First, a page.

While many of Utah's law firms had mentoring programs in place before the NLTP, these programs sometimes were ineffective, says Rod Snow of Clyde Snow & Sessions, who co-chaired the Utah State Bar's NLTP committee.
Snow thinks the NLTP will work better than the previous in-house mentoring because now new lawyers and mentors must certify that they've followed a written plan and must report their progress to the bar and the court.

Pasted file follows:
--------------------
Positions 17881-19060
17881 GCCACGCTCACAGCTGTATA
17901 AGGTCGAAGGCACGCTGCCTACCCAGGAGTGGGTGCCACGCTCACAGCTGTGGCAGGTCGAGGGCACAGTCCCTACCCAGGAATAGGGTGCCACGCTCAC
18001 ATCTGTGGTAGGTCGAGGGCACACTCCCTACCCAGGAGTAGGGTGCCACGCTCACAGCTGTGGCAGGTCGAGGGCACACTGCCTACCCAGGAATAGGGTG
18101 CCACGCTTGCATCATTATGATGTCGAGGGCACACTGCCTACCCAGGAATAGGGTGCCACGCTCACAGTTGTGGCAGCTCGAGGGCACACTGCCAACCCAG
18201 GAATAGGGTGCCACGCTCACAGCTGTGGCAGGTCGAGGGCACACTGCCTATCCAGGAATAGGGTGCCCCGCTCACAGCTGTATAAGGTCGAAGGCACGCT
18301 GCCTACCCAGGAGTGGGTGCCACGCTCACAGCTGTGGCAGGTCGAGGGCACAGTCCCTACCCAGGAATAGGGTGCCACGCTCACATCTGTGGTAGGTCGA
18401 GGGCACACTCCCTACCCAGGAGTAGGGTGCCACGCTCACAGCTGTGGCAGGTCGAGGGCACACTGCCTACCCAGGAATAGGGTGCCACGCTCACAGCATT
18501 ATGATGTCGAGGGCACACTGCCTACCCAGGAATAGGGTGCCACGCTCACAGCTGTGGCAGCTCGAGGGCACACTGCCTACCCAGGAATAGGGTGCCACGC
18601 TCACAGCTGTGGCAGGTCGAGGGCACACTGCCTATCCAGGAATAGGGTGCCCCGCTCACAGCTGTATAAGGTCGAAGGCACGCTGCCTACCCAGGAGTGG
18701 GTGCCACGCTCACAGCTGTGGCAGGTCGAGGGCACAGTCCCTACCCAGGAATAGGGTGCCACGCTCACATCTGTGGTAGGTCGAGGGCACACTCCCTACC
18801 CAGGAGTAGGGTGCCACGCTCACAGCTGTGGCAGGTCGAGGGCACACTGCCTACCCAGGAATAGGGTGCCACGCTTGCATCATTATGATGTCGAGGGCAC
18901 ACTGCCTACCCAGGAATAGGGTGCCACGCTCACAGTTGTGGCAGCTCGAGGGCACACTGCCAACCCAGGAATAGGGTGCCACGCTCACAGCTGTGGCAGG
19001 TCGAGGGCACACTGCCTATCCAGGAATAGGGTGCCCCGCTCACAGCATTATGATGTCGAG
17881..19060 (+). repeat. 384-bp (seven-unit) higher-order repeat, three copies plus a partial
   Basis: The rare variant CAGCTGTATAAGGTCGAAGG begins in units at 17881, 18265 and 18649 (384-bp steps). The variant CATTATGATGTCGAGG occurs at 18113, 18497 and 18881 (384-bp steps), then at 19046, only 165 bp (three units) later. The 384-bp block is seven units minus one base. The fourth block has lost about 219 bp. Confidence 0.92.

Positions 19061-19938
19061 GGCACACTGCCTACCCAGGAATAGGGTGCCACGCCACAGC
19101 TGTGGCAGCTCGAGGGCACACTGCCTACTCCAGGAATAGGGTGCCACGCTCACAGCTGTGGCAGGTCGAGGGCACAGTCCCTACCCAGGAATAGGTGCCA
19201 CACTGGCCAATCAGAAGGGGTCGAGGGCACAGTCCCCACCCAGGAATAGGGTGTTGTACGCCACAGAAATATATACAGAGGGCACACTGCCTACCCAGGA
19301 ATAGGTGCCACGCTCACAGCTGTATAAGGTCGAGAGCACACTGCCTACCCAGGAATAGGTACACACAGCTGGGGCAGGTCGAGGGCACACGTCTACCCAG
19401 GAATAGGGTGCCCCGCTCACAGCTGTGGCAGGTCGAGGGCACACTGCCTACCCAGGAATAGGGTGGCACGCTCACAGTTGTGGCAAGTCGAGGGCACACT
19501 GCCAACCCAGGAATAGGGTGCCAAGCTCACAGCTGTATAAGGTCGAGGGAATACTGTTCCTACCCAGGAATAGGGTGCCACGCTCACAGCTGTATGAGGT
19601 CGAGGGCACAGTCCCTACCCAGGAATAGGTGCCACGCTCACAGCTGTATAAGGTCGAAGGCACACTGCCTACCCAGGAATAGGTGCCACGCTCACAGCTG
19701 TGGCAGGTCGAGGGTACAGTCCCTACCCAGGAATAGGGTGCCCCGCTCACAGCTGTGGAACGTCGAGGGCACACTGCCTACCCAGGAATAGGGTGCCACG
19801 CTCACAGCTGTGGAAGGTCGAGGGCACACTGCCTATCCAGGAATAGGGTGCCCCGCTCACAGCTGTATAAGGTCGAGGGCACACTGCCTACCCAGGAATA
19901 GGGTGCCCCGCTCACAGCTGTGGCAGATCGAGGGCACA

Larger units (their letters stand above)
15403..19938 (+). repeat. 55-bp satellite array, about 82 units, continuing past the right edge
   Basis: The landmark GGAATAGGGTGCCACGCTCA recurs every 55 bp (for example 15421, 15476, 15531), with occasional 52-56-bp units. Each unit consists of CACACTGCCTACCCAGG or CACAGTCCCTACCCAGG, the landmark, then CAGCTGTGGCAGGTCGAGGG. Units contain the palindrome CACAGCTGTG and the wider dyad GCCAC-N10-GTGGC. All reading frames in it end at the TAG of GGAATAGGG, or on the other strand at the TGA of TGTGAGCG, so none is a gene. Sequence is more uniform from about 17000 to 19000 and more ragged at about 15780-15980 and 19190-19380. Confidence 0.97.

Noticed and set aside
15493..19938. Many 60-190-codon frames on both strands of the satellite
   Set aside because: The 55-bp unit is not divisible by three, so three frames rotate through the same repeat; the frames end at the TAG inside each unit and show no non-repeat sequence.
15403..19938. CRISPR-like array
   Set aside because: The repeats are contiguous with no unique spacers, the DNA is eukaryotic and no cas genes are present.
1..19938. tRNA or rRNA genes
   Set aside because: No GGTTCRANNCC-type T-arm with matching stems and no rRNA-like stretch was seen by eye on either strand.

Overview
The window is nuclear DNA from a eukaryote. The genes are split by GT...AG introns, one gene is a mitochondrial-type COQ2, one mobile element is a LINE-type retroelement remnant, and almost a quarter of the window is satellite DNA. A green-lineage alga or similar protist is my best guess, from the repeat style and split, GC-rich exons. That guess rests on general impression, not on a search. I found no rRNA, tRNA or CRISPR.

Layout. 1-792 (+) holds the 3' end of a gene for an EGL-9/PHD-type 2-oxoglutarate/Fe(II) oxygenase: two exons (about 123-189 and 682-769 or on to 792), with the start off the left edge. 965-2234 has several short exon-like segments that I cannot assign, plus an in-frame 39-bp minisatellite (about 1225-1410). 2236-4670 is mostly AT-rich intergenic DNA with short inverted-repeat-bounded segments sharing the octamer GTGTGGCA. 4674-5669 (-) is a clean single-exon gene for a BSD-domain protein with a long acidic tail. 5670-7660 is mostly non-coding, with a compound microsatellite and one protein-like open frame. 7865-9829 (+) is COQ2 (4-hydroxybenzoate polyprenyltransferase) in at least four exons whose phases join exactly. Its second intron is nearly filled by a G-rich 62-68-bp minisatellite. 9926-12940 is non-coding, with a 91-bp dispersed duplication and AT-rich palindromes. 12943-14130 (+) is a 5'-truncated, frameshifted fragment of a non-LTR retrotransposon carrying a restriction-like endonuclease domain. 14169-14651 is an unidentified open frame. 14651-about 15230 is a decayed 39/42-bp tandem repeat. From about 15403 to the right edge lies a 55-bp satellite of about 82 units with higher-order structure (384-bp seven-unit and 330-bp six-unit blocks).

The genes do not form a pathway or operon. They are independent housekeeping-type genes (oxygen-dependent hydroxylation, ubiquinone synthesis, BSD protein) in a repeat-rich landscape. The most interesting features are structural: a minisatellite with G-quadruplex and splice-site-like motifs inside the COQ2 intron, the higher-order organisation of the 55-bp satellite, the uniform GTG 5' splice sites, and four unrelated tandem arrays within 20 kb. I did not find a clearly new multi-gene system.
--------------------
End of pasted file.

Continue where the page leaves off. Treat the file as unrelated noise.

While the NLTP states that a mentor from within the new lawyer's office is preferred, it suggests the mentor be someone other than the new lawyer's supervisor.
George Poulton, a new attorney specializing in securities at Poulton & Yordan, found that his practice wasn't covered in the NLTP manual and his mentor's expertise is applicable only to certain sections.
However, the NLTP is rigid; so many of the prescribed activities will likely never benefit me much.
However, the in house mentoring doesn't fulfill NLTP requirements.